Saturday, November 2, 2013
Kristiansund: Klippfisk, Bacalao, Harbor Mines, Nordlandet,
Kristiansund: Stay by the waterfront, and enjoy long evening walks without having to move the car. Fishing history, places to eat.
Even the sewer caps applaud the Klippfiske woman, here with a date of 1742. That was the date on which the town achieved township status, thanks to King Christian VI.
Kristiansund was heavily damaged in German bombardments 1940. The hunt was on for the fleeing Norwegian king and his government.
Dried cod, soaked, rinsed resoaked again and again, then stewed in tomatoes, onions, potatoes. Bacalao. The drying process was known to the Vikings. Then, about 300 years ago, it appears that Basque fisherman from the coasts of Spain and France operating off Newfoundland who added a salting technique, speeding the drying process? See http://arcticgrub.wordpress.com/2013/01/07/bacalao-norways-most-exotic-dish/ Spain and Portugal -- who exported/imported first? Look back to the 1600's. Here, dried cod is klippfisk, the site notes that the klip part means rocks. We found bacalao at the airport's restaurants and other fast food places..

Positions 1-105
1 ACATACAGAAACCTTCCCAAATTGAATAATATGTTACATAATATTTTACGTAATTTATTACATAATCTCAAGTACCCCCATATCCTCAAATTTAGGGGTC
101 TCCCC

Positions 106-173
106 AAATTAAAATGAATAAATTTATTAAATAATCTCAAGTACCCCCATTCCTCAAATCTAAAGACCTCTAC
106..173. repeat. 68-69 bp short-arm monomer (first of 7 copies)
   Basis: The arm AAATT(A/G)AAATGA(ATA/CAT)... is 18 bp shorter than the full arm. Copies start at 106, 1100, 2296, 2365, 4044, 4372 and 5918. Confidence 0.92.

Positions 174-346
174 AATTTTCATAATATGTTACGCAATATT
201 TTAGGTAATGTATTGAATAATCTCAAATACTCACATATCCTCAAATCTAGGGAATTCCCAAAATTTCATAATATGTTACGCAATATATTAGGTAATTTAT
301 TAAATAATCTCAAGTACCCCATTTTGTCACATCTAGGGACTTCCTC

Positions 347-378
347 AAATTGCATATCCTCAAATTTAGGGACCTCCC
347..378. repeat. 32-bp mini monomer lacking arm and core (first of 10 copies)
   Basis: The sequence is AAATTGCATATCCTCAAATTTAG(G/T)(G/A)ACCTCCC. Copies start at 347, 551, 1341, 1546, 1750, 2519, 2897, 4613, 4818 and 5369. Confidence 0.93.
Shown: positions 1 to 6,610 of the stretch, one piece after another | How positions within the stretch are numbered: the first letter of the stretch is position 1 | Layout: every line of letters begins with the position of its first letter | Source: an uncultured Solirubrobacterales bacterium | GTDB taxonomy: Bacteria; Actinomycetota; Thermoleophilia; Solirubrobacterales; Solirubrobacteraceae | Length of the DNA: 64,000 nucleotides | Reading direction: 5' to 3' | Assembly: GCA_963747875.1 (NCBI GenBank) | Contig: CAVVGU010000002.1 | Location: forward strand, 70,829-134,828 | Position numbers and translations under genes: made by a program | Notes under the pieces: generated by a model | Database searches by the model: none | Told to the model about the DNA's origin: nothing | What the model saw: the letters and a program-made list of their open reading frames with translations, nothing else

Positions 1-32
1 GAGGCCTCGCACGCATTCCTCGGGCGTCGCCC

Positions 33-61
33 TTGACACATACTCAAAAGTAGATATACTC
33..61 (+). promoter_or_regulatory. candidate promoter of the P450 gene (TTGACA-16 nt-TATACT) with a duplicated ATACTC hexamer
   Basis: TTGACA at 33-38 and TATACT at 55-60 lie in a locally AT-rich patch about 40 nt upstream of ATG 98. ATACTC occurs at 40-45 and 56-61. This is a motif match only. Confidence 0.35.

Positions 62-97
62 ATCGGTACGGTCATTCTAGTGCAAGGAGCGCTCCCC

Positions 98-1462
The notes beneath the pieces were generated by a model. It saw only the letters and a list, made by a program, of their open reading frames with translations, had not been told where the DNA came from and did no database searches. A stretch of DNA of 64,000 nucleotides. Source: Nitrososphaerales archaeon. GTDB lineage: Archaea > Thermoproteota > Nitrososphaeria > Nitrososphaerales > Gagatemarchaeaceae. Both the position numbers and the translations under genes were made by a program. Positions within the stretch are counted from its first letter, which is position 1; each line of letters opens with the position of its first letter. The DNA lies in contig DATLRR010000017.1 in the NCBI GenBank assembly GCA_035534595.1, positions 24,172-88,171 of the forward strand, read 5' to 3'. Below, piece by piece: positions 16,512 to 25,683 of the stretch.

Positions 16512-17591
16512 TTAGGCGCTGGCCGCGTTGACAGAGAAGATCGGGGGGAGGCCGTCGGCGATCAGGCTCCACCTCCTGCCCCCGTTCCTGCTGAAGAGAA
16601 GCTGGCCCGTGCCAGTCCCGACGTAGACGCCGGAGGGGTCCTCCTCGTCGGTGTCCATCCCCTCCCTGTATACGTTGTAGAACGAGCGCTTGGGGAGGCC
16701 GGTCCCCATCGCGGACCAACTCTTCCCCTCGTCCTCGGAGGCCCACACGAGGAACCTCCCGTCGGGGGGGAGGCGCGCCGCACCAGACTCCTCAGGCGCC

Here, the sculptor of the fish seller is Tore Bjorn Skjolsvik -- 1992. Klippfisk is also called Clipfish.
Harbor view, Kristiansund. The Nordlandet Church is recent, 1912, but is on the site of an earlier church and holds its Bible dating from 1642. In 1964, a newer church, the modern Kirkelandet, became the main parish church.